The coronavirus pandemic has had a huge impact on the work of professional photographers around the world. For many, the pandemic has led to a sudden drop in clients and work. At the very least, they’ve had to change their workflow or focus, pivoting to a different genre or approach to their career.
For Dániel Horváth, a freelance photographer based in Budapest, Hungary, the pandemic has led to both hardship and opportunities. All his jobs and work trips have been cancelled, so that his schedule is suddenly wide open.
“I mostly work for restaurants and hotels,” he says. “I also do Fashion Week, shooting the street as a street style photographer. I got my first gig to Santorini for shooting a video, but it was also cancelled. It is sad, but it is what it is.”
He’s been able to find a silver lining to this time of hardship, though. Because he now has more “free time,” he’s been able to edit all his personal projects and videos he’s been wanting to finish. He’s also been doing more photo and video challenges and growing his Youtube channel with photo ideas and tutorials. “Now I have time to be creative,” he says.
He’s also taken advantage of the empty streets in Budapest to get surreal urban shots. With no tourists and a lot of telecommuting, there’s hardly any traffic and few pedestrians. Budapest has become almost unrecognizable from the bustling city it usually is.
As a street fashion enthusiast, Horváth has often focused on people in his photos. While he does still photograph people at a distance, his focus has shifted to capturing the urban environment, its buildings, streets, and stairs.
He’s visited famous landmarks and spent a lot of time in the Budapest Metro, experiencing the strange emptiness of places usually packed with people. The majority of his shots have a dark, moody atmosphere, particularly in the Metro, but some of them have a bright beauty, as if the buildings now have room to breathe with no tourists crowding them.
Every country has handled the coronavirus pandemic differently. In Hungary, the government reacted quickly with strict measures to prevent the spread of the virus. That’s why the streets are so empty.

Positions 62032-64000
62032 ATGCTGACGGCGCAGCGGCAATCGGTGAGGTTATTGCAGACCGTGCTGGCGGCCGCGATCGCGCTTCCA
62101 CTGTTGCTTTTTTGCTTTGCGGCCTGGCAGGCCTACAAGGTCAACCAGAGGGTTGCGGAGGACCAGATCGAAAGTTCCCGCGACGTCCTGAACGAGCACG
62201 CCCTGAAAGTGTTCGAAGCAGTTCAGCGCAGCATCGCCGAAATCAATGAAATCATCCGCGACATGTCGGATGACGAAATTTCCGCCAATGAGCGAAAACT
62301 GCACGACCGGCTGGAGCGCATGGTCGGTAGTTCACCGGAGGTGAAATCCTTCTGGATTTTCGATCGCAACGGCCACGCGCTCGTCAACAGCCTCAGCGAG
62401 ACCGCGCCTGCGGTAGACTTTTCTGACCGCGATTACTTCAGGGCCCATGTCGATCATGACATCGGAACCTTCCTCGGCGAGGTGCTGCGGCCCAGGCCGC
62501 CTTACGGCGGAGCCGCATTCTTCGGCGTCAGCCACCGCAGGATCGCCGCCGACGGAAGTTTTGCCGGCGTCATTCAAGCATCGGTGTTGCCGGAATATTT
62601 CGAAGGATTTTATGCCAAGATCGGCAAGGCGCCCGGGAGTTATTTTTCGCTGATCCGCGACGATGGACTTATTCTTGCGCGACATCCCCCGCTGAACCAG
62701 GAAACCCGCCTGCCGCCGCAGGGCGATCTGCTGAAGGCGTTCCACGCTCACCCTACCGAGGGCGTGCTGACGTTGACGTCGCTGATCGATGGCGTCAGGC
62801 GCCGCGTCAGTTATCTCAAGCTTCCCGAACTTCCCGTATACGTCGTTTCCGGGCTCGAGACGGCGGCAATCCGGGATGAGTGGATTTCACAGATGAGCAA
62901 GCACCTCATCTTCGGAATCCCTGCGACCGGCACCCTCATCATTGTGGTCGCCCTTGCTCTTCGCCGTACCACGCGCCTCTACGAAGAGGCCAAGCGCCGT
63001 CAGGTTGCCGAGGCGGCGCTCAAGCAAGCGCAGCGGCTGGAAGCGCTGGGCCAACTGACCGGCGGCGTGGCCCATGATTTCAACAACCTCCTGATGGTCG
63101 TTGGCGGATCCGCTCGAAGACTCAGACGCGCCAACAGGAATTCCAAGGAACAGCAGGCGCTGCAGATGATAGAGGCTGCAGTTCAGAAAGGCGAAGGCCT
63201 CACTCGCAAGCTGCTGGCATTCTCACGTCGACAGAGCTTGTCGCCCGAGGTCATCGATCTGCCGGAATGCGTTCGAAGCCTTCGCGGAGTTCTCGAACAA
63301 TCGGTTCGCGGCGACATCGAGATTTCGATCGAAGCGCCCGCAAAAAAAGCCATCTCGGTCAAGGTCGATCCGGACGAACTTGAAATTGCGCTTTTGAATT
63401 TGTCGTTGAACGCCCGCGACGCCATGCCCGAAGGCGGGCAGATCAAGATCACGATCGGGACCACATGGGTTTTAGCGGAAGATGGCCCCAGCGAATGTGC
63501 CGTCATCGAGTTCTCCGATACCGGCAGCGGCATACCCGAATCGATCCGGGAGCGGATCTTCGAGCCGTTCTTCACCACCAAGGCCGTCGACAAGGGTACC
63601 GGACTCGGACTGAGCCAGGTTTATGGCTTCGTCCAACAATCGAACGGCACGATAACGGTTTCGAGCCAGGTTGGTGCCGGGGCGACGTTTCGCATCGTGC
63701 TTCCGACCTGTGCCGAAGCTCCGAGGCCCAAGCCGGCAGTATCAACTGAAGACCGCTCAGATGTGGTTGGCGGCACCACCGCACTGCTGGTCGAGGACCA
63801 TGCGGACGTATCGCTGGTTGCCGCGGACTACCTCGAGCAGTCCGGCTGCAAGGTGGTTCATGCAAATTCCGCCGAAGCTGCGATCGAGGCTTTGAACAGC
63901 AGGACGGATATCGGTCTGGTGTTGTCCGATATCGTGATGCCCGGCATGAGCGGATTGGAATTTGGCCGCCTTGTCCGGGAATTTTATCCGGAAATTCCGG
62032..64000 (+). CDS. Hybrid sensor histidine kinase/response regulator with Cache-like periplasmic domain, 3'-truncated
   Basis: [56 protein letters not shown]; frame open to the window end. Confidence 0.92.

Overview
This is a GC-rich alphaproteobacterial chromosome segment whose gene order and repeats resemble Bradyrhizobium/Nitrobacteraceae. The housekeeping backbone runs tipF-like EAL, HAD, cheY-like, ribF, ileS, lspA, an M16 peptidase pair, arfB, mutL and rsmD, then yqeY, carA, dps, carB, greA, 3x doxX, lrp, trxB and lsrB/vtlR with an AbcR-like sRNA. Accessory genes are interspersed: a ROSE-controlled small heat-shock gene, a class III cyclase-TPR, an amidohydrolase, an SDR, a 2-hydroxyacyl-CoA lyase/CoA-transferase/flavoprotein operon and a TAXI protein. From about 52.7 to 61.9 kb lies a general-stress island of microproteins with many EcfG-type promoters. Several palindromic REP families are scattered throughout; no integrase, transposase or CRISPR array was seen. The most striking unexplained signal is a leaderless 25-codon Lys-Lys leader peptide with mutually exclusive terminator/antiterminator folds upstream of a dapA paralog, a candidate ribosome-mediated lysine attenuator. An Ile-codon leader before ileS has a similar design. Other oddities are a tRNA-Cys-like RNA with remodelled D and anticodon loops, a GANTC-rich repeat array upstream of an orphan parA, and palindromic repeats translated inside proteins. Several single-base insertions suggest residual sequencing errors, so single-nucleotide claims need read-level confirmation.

“The government closed almost everything. Weddings and festivals are not allowed. After 3pm only the grocery markets and pharmacies can be opened. Restaurants are closed. So almost everybody tries to work from home.”
But not everyone can work from home; many people (like Horváth) have lost their jobs and freelance work. Moreover, “our country doesn’t have money, so we don’t get anything from the government,” he says.
Nevertheless, he thinks Hungary and Budapest are handing the situation well. The infection curve has flattened, and the death rate is going down. “People didn’t understand at first, but now I think everybody is thankful for it.”
Although Horváth appreciates this time to be creative and photograph Budapest, he’s looking forward to getting his regular work routine back, too, and traveling once again. “I am a workaholic,” he admits.
But since it may be a while before traveling and “normal life” return, he’s finding ways to build his brand and continue his work through his Youtube channel. He wants to share his knowledge and push the importance of creativity over photography gear.
“You have to find your vision and passion, and if you have that, it won’t matter what gear you have because you will stand out!”
He’s also still taking food photos – the subject that first inspired his love for photography – and despite all the limitations of lockdown, he hasn’t run out of ideas yet. “I never worry about what is coming next, even with work or photography, because I love challenges. It pushes me forward.”